I'm looking for a way to disable SSH clients from accessing the password prompt as noted here.

I am unable to disable the password: prompt for root login. I have change the sshd_config file to read:

ChallengeResponseAuthentication no
PasswordAuthentication no
UsePAM no

and have also changed the permissions chmod 700 ~/.ssh and chmod 600 ~/.ssh/authorized_keys. What am I missing? Does this require I have a passphrase?

Verbose dump:

debug1: Authentications that can continue: publickey,password
debug1: Next authentication method: publickey
debug1: Offering RSA public key: /home/user/.ssh/id_rsa
debug1: Authentications that can continue: publickey,password
debug1: Trying private key: /home/user/.ssh/id_dsa
debug1: Trying private key: /home/user/.ssh/id_ecdsa
debug1: Next authentication method: password

File /etc/ssh/sshd_config:

# Package generated configuration file
# See the sshd_config(5) manpage for details

# What ports, IPs and protocols we listen for
Port 22
# Use these options to restrict which interfaces/protocols sshd will bind to
#ListenAddress ::
Protocol 2
# HostKeys for protocol version 2
HostKey /etc/ssh/ssh_host_rsa_key
HostKey /etc/ssh/ssh_host_dsa_key
HostKey /etc/ssh/ssh_host_ecdsa_key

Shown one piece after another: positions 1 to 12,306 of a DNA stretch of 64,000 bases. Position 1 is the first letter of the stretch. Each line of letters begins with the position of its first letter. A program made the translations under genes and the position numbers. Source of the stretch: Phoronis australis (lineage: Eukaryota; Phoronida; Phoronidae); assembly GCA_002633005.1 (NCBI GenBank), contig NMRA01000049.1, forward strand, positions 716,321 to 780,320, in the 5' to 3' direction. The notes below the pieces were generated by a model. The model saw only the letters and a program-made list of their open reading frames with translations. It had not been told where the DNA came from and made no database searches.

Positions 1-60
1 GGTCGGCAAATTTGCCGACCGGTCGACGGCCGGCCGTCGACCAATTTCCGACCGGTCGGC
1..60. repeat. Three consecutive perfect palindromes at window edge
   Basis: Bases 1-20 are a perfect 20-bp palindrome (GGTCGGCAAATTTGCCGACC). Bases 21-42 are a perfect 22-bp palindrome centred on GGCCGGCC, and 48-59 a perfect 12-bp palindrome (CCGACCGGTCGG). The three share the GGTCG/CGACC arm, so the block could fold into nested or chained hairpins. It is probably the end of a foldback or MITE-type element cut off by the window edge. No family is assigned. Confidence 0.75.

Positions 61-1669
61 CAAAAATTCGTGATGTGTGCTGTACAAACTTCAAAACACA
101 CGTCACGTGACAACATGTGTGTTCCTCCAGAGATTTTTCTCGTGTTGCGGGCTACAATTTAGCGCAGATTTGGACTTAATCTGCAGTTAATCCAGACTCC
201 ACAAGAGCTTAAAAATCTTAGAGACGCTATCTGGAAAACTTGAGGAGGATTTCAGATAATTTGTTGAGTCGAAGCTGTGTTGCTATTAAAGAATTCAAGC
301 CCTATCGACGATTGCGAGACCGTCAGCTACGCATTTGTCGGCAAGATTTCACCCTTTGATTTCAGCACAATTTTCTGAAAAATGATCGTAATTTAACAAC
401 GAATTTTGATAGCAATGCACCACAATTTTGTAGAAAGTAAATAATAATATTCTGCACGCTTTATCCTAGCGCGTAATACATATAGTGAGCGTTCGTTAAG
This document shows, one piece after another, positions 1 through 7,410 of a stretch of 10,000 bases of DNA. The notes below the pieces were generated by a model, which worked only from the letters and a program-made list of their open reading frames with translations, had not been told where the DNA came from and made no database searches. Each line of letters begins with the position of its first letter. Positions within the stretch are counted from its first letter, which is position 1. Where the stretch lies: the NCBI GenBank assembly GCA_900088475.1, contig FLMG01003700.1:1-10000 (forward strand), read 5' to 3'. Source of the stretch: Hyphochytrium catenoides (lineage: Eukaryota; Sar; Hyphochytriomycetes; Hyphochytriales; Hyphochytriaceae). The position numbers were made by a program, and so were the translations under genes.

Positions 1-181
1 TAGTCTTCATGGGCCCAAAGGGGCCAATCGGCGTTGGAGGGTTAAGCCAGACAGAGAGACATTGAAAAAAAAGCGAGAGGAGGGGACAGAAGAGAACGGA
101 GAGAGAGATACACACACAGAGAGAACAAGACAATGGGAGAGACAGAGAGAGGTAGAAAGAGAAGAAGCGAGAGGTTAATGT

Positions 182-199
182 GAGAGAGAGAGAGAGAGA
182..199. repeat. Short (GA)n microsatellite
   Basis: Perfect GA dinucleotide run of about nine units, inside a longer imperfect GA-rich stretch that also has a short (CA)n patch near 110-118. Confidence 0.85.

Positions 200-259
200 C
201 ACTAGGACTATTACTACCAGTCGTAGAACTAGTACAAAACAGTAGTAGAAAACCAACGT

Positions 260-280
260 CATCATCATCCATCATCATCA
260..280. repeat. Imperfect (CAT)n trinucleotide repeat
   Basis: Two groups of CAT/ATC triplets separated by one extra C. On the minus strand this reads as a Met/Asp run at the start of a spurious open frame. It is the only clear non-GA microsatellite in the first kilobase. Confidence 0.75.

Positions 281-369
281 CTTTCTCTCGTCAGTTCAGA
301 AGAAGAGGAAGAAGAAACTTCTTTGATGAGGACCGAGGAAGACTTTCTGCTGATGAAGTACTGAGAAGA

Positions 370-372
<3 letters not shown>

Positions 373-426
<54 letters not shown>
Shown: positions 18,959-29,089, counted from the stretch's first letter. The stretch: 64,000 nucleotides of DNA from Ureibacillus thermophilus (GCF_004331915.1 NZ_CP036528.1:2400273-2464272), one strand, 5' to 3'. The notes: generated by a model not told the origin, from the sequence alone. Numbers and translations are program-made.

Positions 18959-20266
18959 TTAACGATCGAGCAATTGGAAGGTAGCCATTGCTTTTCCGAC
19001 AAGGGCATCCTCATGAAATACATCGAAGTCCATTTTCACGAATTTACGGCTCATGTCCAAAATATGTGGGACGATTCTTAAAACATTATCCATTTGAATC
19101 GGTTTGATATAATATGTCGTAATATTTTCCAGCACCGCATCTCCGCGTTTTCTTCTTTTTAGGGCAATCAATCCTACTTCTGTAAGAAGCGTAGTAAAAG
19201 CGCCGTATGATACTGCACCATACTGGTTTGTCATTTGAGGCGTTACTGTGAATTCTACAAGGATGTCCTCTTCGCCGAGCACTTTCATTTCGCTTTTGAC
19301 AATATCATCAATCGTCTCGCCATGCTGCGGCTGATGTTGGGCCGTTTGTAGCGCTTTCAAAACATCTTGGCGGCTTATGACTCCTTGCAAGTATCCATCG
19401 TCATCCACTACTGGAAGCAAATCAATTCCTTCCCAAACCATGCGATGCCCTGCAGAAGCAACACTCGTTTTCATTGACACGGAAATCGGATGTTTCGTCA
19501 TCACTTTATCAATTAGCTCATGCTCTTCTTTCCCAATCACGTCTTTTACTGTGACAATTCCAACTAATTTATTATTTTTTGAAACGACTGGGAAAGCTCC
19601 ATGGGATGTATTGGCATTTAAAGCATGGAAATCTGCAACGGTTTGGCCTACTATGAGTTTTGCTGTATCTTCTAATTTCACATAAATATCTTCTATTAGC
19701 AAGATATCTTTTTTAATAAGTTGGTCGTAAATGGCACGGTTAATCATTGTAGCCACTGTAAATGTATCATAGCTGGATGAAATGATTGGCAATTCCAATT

#Privilege Separation is turned on for security
UsePrivilegeSeparation yes

# Lifetime and size of ephemeral version 1 server key
KeyRegenerationInterval 3600
ServerKeyBits 768

# Logging
SyslogFacility AUTH
LogLevel INFO

# Authentication:
LoginGraceTime 120
PermitRootLogin no
StrictModes yes

RSAAuthentication yes
PubkeyAuthentication yes
#AuthorizedKeysFile    %h/.ssh/authorized_keys

# Don't read the user's ~/.rhosts and ~/.shosts files
IgnoreRhosts yes
# For this to work you will also need host keys in /etc/ssh_known_hosts
RhostsRSAAuthentication no
# similar for protocol version 2
HostbasedAuthentication no
# Uncomment if you don't trust ~/.ssh/known_hosts for RhostsRSAAuthentication
#IgnoreUserKnownHosts yes

# To enable empty passwords, change to yes (NOT RECOMMENDED)
PermitEmptyPasswords no

# Change to yes to enable challenge-response passwords (beware issues with
# some PAM modules and threads)
ChallengeResponseAuthentication no

# Change to no to disable tunnelled clear text passwords
#PasswordAuthentication no

# Kerberos options
#KerberosAuthentication no
#KerberosGetAFSToken no
#KerberosOrLocalPasswd yes
#KerberosTicketCleanup yes

# GSSAPI options
#GSSAPIAuthentication no
#GSSAPICleanupCredentials yes

X11Forwarding yes
X11DisplayOffset 10
PrintMotd no
PrintLastLog yes
TCPKeepAlive yes
#UseLogin no

#MaxStartups 10:30:60
Banner /etc/issue.net

# Allow client to pass locale environment variables
AcceptEnv LANG LC_*

Subsystem sftp /usr/lib/openssh/sftp-server

# Set this to 'yes' to enable PAM authentication, account processing,
# and session processing. If this is enabled, PAM authentication will
# be allowed through the ChallengeResponseAuthentication and
# PasswordAuthentication.  Depending on your PAM configuration,
# PAM authentication via ChallengeResponseAuthentication may bypass
# the setting of "PermitRootLogin without-password".
# If you just want the PAM account and session checks to run without
# PAM authentication, then enable this but set PasswordAuthentication
# and ChallengeResponseAuthentication to 'no'.
UsePAM no
  • ssh -v user@server to get verbose output to help you troubleshoot. – Niall Byrne Jan 3 '14 at 7:29